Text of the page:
Nothing will happen automatically. It is possible that the government will move to dismiss mandamus cases for regional center EB-5 petitions. Plaintiffs' counsel may suggest that the matters be held in abeyance until the regional center program is reimplemented. Plaintiffs do not want USCIS to be compelled to adjudicate, since the adjudication would presumably be a denial.
18. Should investors invest now to maximize the chances of having I-526s approved based on a $500,000 investment?
Investors who want to avail themselves of the $500,000 investment amount should invest and file as soon as possible since there is no certainty as to when the investment amount will increase. However, it is critical that the investor assess the investment project relating to its qualification under the pre-November 2019 regulation. For example, a significantly increased amount of job creation is required for projects with $500,000 investment amounts. In addition, the project offering documents have to be revised to reflect the possibility that the investment value may increase from $500,000 to a higher amount. The business plan likely will also need to be revised. The investor will also want to look carefully at the provisions regarding return of their investment amounts, especially in the event that the Court of Appeals reverses the District Court decision.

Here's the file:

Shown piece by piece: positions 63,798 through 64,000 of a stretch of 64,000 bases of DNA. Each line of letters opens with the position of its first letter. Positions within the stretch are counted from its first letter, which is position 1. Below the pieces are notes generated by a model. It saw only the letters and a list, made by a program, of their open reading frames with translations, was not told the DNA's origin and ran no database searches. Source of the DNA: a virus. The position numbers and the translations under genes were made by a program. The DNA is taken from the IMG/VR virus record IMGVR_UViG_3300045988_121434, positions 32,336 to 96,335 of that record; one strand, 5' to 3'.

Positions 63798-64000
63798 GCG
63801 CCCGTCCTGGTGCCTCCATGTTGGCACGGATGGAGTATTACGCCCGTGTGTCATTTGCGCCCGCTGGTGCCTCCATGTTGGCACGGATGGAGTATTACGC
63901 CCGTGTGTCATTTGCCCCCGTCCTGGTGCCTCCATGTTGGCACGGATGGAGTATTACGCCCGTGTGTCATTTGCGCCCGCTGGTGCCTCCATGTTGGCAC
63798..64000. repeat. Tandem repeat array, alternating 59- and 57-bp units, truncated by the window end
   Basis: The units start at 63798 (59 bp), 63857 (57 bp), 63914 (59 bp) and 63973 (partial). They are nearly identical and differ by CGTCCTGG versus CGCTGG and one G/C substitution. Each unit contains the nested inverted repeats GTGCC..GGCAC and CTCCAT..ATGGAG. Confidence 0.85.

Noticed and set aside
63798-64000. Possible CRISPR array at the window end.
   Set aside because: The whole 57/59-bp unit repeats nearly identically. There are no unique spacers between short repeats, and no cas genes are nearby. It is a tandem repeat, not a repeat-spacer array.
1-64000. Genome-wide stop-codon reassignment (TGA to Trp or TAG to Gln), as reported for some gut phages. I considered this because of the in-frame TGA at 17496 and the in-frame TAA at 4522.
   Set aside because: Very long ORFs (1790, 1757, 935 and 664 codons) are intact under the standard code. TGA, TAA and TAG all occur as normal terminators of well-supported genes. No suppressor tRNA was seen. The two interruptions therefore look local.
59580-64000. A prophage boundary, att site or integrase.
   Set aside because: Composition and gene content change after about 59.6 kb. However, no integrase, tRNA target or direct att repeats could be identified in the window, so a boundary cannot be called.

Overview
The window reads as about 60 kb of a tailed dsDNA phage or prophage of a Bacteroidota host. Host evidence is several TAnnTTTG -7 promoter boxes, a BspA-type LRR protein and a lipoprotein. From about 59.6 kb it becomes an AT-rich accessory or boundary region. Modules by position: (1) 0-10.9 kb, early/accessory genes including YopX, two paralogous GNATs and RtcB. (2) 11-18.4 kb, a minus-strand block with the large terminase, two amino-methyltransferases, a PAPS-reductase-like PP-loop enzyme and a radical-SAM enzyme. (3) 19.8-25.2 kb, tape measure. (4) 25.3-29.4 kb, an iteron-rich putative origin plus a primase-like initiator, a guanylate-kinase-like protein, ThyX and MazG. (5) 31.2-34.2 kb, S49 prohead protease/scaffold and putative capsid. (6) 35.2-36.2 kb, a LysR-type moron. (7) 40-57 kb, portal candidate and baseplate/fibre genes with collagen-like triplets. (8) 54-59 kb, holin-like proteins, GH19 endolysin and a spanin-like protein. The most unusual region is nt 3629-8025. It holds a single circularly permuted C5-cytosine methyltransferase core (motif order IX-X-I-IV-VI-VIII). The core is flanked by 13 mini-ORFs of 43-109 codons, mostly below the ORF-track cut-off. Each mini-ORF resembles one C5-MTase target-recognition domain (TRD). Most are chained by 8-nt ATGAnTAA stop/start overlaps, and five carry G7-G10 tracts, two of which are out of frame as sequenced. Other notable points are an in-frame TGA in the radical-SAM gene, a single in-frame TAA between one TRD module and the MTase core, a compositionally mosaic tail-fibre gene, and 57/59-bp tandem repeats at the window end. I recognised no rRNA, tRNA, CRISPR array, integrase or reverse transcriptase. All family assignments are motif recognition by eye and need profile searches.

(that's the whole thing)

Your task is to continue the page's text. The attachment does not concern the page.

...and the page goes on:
19. Do these changes affect I-829 petitions?
No. The only possible impact could be more prompt adjudication times if adjudicators working on I-526 petitions and I-924 petitions are reassigned to I-829 petitions.
20. Will it be possible to file mandamus complaints for long pending I-829 petitions?
21. Can regional centers file I-924 petitions for new regional centers, regional center amendments or project exemplar approvals?